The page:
Ivan is the deaf and dumb assistant to General Zaroff. He is extremely large and seems to enjoy torturing and murdering helpless captives. Indeed, Zaroff uses the threat of turning his huntees over to Ivan if they will not comply with his desire to hunt them; the huntees invariably choose to be hunted rather than face the brutal Ivan. Ivan, like Zaroff, is a Cossack—a Russian who served as a soldier to the Russian Czar in the early 1900s. Ivan dies as the result of one of Rainsford’s traps.
After hearing gunshots in the darkness, Sanger Rainsford falls off a yacht into the Caribbean Sea. “It was not the first time he had been in a tight place,” however. Rainsford is an American hunter of world renown, and is immediately recognized by General Zaroff as the author of a book on hunting snow leopards in Tibet. While he shares both an interest in hunting and a refined nature with Zaroff, Rainsford believes Zaroff s sport to be brutal and Zaroff himself to be a murderer. As the object of the hunt, Rainsford constantly attempts to preserve his “nerve” and uses his knowledge of hunting and trapping to elude Zaroff. Rainsford becomes terrified, however, as Zaroff outwits him (but allows him to live) and toys with him as if he were a mouse. Having already killed Zaroff s assistant, Ivan, and one of Zaroff’s dogs, Rainsford surprises Zaroff in his bedroom. Rainsford refuses to end the game there, however, and kills Zaroff. Rainsford then spends a comfortable night in Zaroff’s bed, which raises the question of whether he will simply replace the evil Zaroff.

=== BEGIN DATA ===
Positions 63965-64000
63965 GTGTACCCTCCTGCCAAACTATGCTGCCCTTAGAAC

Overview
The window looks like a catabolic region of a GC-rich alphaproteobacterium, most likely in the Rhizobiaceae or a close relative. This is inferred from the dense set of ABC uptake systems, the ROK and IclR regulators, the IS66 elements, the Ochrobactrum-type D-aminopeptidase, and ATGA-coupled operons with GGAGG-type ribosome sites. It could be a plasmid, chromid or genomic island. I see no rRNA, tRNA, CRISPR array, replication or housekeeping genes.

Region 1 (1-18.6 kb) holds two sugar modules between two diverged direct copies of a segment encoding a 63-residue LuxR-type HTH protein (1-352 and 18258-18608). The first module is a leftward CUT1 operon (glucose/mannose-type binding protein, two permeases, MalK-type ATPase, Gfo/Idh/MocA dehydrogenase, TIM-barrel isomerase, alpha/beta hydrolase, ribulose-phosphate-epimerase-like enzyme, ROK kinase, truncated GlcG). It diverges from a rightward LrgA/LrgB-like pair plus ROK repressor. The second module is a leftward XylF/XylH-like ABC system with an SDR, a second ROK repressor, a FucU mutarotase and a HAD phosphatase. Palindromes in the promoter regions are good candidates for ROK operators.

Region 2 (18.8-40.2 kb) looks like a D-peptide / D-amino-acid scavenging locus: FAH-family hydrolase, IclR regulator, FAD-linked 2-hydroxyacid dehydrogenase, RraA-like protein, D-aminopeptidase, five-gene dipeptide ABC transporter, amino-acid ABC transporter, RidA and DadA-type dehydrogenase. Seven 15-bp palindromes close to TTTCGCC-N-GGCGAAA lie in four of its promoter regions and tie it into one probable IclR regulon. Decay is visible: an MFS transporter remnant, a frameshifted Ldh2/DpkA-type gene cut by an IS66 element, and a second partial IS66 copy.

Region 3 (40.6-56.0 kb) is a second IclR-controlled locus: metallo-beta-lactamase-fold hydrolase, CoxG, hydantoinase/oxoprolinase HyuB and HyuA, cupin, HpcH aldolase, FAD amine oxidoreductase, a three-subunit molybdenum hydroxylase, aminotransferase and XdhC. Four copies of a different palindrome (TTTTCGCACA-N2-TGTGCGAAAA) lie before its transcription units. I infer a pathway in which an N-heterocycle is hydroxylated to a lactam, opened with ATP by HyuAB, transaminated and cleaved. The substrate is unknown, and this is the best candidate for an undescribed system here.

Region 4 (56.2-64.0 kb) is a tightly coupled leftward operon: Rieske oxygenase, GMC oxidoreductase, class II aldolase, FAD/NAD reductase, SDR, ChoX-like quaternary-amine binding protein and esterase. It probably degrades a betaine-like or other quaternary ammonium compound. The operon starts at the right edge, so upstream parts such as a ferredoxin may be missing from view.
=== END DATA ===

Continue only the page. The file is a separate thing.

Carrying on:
General Zaroff greets the stranded Rainsford by sparing his life, but later hunts him and attempts to kill him. Zaroff is distinguished by a “cultivated voice,” fine clothes, the “singularly handsome” features of an aristocrat—and an obsession for hunting human beings. He has established a “palatial chateau” in which he lives like royalty with his servant Ivan, his hunting dogs, and his stock of prey—the poor sailors unlucky enough to end up on the island. Zaroff s decoy lights indicate “a channel … where there is none” and cause ships to crash into the rocks off the coast of his island. He captures the shipwrecked sailors and forces them to play his game or be tortured and killed by Ivan. Zaroff toys with Rainsford, declining to murder him three times to prolong the game. To him, the life and death struggle is little more than a game and, while insulting Rainsford’s morality, he asserts that his embrace of human killing for sport is very modern, even civilized. Zaroff, like Ivan, is a Cossack and “like all his race, a bit of a savage”; yet he also claims a past as a high-ranking officer for the former Tsar of Russia. Zaroff s refined manners, and poised and delicate speech contrast with his brutal passion.
Kathleen Wilson (Editor), Short Stories for Students: Presenting Analysis, Context & Criticism on Commonly Studied Short Stories, Volume 1, Richard Connell, Published by Gale, 1997.